Wednesday, March 6, 2013

Book Review: 'Shadows in the Asylum'

In "Shadows in the Asylum," Dr. Marsh is trying to help Kari Hansen, a college student who had a nervous breakdown during a school sponsored archaeological dig at the Lake Superior Apostle Islands in Wisconsin. There they were working to uncover artifacts of the Copper Culture Indians that had mysteriously vanished from the area.

Kari believes that they uncovered something sinister while on the dig, and that it followed her to Kriegmoor Psychiatric Hospital. Soon, other patients and even the hospital staff begin to see strange things wandering the hallways.

"Shadows in the Asylum: The Case Files of Dr. Charles Marsh" is written in an experimental format. It consists of a compilation of notes, documents, photos, hand written notes, journals, book excerpts, newspaper clippings, and transcripts of patient therapy sessions.  With all of these materials, D.A. Stern has managed to weave a hypnotic and haunting tale that instantly immerses the reader into the story. The very convincing visual pieces cleverly work to create a mood of ever creeping dread and terror that I absolutely loved.

Reading this book is like pawing through a pile of documents left in a scattered pile on a doctor's desk. I found myself constantly looking for clues and leads that would point to what happened to Kari, and why she continues to see things even though she is no longer at the dig site.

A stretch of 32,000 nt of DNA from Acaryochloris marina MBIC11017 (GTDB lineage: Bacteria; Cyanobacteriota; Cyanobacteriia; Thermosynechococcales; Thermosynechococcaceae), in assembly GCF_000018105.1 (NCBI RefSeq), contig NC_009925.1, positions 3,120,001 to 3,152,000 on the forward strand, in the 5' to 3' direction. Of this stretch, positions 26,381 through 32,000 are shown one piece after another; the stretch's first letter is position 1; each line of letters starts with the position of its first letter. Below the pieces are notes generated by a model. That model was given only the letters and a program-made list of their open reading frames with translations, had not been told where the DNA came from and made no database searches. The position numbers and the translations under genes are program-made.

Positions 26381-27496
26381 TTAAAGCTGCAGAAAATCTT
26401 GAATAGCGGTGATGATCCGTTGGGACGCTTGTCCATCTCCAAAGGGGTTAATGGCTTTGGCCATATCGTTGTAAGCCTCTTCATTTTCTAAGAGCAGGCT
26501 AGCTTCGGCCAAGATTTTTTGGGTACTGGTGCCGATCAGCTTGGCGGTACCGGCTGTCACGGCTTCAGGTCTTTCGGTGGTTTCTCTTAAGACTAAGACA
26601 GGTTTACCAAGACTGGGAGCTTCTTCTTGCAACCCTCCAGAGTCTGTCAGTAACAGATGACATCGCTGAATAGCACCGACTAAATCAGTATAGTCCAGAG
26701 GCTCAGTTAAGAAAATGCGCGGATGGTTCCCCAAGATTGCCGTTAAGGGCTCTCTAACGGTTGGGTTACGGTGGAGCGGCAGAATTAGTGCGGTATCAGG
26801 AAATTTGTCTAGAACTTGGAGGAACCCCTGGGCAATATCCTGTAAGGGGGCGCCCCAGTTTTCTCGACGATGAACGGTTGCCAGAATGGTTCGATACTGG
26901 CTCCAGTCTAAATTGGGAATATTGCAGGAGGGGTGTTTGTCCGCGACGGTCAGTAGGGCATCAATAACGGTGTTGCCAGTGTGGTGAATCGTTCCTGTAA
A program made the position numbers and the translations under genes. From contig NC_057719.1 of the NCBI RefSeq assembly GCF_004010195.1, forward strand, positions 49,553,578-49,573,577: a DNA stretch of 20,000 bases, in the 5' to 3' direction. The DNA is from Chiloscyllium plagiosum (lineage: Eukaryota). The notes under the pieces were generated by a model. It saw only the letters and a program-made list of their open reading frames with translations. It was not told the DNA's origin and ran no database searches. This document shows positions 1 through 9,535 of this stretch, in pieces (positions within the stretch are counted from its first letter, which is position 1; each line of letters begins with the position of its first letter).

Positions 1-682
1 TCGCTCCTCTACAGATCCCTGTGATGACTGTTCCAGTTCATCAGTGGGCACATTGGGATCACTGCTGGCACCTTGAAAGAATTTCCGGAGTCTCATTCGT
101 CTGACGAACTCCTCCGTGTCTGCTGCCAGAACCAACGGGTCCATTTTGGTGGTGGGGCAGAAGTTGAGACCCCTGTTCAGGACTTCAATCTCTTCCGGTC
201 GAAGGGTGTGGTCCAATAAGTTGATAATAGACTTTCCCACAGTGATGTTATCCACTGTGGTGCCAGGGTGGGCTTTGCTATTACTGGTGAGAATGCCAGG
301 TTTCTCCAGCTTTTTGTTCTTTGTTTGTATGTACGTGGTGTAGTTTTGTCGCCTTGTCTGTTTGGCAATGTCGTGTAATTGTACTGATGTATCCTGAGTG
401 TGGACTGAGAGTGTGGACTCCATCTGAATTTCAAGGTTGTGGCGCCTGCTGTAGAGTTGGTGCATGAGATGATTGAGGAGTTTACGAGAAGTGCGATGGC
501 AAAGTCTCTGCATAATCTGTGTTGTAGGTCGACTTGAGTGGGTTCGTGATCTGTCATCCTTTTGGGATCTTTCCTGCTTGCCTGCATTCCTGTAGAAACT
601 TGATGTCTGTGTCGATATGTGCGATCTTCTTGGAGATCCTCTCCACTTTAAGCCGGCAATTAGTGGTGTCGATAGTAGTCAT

The unsettling story of "Shadows in the Asylum" slowly unravels and wraps its tendrils around your mind as you get deeper and deeper into the mystery. As the story unfolds, you will find yourself wondering who is actually telling the truth, and what is really going on at Kriegmoor Psychiatric Hospital.

"Shadows in the Asylum: The Case of Dr. Charles Marsh" is a paperback book that can be purchased from Amazon.

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  1. Hey - thanks for the nice review, Cassie! Glad you liked the book.

    - Dave (D.A.) Stern

  2. Hi Dave,

    Thanks for stopping by and reading my review! I adore your book. I think that the format is really immersive for the readers. Haven't seen too many horror books like this. Great idea man!